There are several ways to get text data into an Oracle database. As usual, which one you use is really determined by what you are trying to do. Three options you can use are SQL*Loader, External Tables and UTL_FILE. Since you specifically asked about doing it in PL/SQL I will talk about UTL_FILE below, but check into both of the others as they might also work for your needs.
UTL_FILE is a utility package available since Oracle 7.3. Until Oracle 10g, UTL_FILE operated on text files only. 10g added all kinds of goodies including the ability to manipulate binary files.
The steps you need to take to use this package are as follows:
- Create a directory (in the database)
- Open the file
- Loop through the file
- Read records
- Insert the data
- Close the file
So let's walk through this showing the syntax at each step.
CREATE OR REPLACE DIRECTORY my_text_files AS 'c:temp';This creates an internal directory where you will place your files. C:temp is a directory on the server, not on the client. It will, of course, take the format of the host OS, i.e., on Unix it would look like '/tmp'.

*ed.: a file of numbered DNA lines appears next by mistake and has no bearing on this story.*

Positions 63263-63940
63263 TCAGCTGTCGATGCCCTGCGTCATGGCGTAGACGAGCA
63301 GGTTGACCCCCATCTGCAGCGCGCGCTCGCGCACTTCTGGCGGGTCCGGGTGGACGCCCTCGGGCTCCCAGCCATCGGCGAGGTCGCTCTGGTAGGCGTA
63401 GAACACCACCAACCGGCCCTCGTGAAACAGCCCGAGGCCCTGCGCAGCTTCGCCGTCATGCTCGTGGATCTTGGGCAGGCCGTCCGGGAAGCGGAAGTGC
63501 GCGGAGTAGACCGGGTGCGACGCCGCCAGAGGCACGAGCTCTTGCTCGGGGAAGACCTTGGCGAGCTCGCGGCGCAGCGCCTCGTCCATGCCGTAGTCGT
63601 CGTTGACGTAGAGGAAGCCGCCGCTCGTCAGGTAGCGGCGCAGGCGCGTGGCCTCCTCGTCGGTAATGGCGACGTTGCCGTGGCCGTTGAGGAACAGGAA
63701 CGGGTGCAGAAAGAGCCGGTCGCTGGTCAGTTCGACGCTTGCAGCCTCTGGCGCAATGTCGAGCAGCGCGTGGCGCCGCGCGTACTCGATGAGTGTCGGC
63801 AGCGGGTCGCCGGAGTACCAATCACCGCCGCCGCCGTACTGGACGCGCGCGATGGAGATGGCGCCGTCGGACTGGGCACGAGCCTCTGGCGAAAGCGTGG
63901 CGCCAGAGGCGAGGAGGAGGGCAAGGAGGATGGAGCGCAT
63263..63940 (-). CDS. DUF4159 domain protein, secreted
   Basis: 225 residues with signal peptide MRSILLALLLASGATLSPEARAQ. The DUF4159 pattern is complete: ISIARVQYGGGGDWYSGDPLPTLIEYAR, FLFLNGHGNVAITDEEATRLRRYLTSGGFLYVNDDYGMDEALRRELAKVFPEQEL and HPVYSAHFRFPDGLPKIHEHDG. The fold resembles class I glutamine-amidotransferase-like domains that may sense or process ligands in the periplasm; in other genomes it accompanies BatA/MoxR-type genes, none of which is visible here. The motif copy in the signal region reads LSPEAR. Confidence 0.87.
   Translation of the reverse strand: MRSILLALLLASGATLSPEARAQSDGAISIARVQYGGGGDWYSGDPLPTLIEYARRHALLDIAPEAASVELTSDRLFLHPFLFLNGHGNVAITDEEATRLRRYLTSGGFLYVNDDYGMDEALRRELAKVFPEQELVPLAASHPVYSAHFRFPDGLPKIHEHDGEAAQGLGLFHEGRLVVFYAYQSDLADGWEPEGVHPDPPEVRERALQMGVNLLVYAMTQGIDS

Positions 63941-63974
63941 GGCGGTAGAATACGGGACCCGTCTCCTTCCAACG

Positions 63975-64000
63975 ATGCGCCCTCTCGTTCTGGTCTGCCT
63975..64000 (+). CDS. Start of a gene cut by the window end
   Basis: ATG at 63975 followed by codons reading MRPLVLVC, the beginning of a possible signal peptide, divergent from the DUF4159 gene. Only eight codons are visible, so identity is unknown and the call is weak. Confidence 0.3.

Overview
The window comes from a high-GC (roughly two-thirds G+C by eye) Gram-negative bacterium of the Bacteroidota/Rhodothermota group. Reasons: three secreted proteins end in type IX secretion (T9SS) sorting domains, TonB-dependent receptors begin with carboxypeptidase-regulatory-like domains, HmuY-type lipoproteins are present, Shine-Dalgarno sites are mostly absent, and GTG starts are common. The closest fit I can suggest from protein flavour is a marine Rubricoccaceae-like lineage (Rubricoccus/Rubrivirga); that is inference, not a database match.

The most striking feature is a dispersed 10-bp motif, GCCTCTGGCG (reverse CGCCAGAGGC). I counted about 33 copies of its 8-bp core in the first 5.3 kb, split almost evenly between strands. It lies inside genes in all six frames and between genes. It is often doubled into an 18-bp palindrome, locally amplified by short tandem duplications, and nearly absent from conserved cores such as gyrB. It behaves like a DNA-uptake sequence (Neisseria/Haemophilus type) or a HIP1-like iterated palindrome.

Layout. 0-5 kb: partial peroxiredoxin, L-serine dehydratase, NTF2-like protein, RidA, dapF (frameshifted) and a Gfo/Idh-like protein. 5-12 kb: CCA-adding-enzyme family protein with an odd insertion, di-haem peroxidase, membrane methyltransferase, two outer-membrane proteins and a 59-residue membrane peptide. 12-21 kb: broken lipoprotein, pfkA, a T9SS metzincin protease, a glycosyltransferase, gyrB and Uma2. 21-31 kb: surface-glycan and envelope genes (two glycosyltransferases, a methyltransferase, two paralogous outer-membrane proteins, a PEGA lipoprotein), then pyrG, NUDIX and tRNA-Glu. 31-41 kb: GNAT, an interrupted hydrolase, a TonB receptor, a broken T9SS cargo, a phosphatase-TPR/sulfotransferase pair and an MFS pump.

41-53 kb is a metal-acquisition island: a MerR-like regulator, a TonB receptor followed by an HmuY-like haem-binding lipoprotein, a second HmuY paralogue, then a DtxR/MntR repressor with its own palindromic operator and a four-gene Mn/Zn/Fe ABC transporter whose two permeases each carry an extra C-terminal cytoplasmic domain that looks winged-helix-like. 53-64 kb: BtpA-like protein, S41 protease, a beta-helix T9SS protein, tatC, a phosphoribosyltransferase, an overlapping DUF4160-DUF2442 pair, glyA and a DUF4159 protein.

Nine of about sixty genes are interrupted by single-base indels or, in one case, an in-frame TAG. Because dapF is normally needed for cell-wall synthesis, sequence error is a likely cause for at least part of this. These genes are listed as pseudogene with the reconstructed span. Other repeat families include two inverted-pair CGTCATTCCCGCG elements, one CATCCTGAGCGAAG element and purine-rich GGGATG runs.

Below is a pseudo code listing showing the remaining steps of using UTL_FILE. It will not compile as is but can be easily modified to do so. You can visit tahiti.oracle.com and read the PL/SQL Packages and Types Reference for the exact syntax to these and other procedures in the UTL_FILE package.
DECLARE fh UTL_FILE.file_type; v_buffer VARCHAR2(1024); BEGIN fh := UTL_FILE.fopen('MY_TEXT_FILES', 'THE_FILE_NAME', 'R', 1024); LOOP UTL_FILE.get_line(fh, v_buffer ); INSERT INTO my_table (field1, field2, field3 ) VALUES (substr(v_buffer,1,100), substr(v_buffer,101,250), substr(v_buffer, 351 ) ); END LOOP; EXCEPTION WHEN NO_DATA_FOUND THEN utl_file.fclose(fh); END;
We opened our file, looped through the data and substringed it out so that we could insert it. When UTL_FILE hits the end of the file, it raises NO_DATA_FOUND. In the exception handler, we closed the file. That's about it.
This was first published in March 2006